The Italian government, in order to help companies and individuals to go through this difficult period, has adopted various measures, with liquidity support as their main objective. They suspended the payment of taxes for this month, and they created funds intended to help companies, by suspending the payment of loans.
However it is impossible today to know whether these measures will be sufficient, and for how long this crisis will last, therefore it is probable that in the next months there will be the necessities for the introduction of new measures. In countries like Italy where the economy was already struggling, and with a big public debt, companies and individuals are not feeling safe, they now that the risk of going out of business is real and present.
However, the words of the European Commission President Ursula von der Leyen, when she said that “In this moment, in Europe, we are all Italian … rest assured that this family, your family, will not let you alone.”, have helped to increase confidence in the fact that the European Union will help Italy in dealing with this difficult situation.
In my opinion, looking at the situation in which Italy finds itself is important and is a wise thing, because, given that also other countries in Europe and around the world are adopting similar measures, it is likely that the actions implemented by the Italian government will be necessary for other countries too. Therefore, analyzing the Italian situation could be helpful for other governments and monetary authorities to understand how to better tackle this situation.
Even if it may seem counterintuitive, governments and monetary authorities should not be encouraging increased economic activity right now, a stimulus can be considered when the threat of the virus spread has subsided.
As highlighted by Edward P. Lazear in his recent article on the “New York Times”, “The more important and immediate approach should emphasize help for those who suffer pay cuts, providing enough support to tide them over during the difficult period.”
In a crisis like this, where the offer side of the economy is the one that is struggling the most, taking measures aimed at stimulating the economy, as some politicians suggest is the wrong prescription, therefore it is important to give an adequate financial cushion to businesses and individuals in order to make them able to survive the shock.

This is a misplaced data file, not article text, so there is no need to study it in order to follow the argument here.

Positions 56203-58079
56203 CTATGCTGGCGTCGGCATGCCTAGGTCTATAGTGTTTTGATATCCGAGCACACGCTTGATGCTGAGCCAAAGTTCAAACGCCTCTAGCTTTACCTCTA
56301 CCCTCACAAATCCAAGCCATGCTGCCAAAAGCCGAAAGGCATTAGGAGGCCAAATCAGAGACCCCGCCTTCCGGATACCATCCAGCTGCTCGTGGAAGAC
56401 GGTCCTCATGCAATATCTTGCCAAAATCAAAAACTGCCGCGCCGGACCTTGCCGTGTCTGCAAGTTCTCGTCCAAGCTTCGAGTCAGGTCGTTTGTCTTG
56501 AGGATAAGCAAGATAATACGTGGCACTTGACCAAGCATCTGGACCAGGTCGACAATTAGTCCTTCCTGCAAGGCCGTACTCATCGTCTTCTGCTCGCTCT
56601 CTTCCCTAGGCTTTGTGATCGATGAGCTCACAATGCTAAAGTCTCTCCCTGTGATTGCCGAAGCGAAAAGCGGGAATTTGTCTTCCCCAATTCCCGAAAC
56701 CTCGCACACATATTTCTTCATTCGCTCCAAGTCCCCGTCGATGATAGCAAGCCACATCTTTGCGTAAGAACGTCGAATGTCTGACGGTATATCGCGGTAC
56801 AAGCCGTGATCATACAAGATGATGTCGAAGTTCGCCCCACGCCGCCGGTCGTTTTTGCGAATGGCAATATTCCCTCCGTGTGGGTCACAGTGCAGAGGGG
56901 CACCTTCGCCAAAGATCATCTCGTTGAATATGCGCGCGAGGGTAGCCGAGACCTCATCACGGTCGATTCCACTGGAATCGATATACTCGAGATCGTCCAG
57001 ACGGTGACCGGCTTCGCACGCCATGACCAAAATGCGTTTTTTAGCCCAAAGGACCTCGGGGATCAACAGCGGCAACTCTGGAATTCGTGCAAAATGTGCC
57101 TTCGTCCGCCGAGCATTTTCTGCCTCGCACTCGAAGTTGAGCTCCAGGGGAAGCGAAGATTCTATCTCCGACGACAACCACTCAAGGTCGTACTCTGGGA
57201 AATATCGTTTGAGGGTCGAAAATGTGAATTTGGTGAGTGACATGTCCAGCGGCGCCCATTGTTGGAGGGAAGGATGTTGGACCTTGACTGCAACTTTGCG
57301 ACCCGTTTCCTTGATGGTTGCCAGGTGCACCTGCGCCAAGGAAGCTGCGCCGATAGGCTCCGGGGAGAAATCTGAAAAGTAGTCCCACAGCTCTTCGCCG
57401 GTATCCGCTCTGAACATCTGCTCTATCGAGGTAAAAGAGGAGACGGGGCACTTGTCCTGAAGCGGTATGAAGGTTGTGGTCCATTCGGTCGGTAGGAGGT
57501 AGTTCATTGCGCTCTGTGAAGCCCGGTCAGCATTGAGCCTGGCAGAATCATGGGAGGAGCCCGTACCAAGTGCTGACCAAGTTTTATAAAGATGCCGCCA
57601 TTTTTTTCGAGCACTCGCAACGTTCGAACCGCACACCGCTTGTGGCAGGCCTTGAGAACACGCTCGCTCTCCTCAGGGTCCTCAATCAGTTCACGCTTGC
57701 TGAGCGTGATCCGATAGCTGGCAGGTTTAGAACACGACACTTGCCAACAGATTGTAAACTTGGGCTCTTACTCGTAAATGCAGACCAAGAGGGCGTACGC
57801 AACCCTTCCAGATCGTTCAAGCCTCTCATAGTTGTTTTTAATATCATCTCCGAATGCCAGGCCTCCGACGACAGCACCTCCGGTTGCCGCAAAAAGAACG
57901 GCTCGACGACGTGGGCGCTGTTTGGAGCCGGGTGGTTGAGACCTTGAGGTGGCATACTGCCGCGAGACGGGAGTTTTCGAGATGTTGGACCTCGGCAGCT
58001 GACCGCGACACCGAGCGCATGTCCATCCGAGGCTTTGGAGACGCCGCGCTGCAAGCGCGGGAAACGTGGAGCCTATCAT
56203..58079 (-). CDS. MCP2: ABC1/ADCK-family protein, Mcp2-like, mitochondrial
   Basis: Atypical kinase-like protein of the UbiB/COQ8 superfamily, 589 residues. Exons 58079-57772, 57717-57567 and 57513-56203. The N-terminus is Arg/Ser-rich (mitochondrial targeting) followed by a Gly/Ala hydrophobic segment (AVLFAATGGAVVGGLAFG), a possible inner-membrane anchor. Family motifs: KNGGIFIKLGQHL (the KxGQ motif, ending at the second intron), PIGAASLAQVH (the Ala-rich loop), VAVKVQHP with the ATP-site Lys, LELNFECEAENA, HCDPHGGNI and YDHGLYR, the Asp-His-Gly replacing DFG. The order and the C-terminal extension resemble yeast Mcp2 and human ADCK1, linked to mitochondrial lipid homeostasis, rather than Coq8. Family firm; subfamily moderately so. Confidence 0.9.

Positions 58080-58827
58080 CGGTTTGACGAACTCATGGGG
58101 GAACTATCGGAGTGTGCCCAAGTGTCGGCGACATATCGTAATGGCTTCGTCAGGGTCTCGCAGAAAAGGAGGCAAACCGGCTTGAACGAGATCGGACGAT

Even though in many countries this has not yet been the case, it is very likely that governments in the next weeks will have to take measures focused on reducing the chances of infection, and the only way to do it is by closing as many economic activities as possible. Measures like that will inevitably slow down the economy.
Major central banks have committed themselves to buy as much government debt as necessary, for example, the European Central Bank announced that it would spend €750 billion in bond purchases to calm down sovereign debt markets, in the strongest signal in the euro area to date that it was ready to fight against the economic fallout of the coronavirus.
Moreover, the Fed has announced unlimited bond purchases, in order to prevent an economic depression, and aimed also at calming the markets. Following what central banks are doing, governments have to take measures using the tools available to them, focused on keeping individuals and companies solvent, because otherwise, even the biggest companies around the world could go bankrupt, creating enormous damages worldwide.
Making the right moves will not be easy, mainly because we do not know precisely for how long this situation will keep going, and therefore estimating the right magnitude of the intervention that economies around the world will need to get through this crisis is impossible to predict.
However, it is important that monetary authorities and governments are prepared to take measures that can help even efficient businesses that, because of the crisis, seriously risk having to close down their activities permanently due to the absence of sufficient short-term liquidity to buffer the shock.
Right now, it is clear and evident that certain sectors like travel, leisure, and hospitality are the most hit around the world, but as other countries start to take more extreme measures like those adopted in recent weeks by Italy, and in the last month by China and other countries, many other sectors will be seriously hit.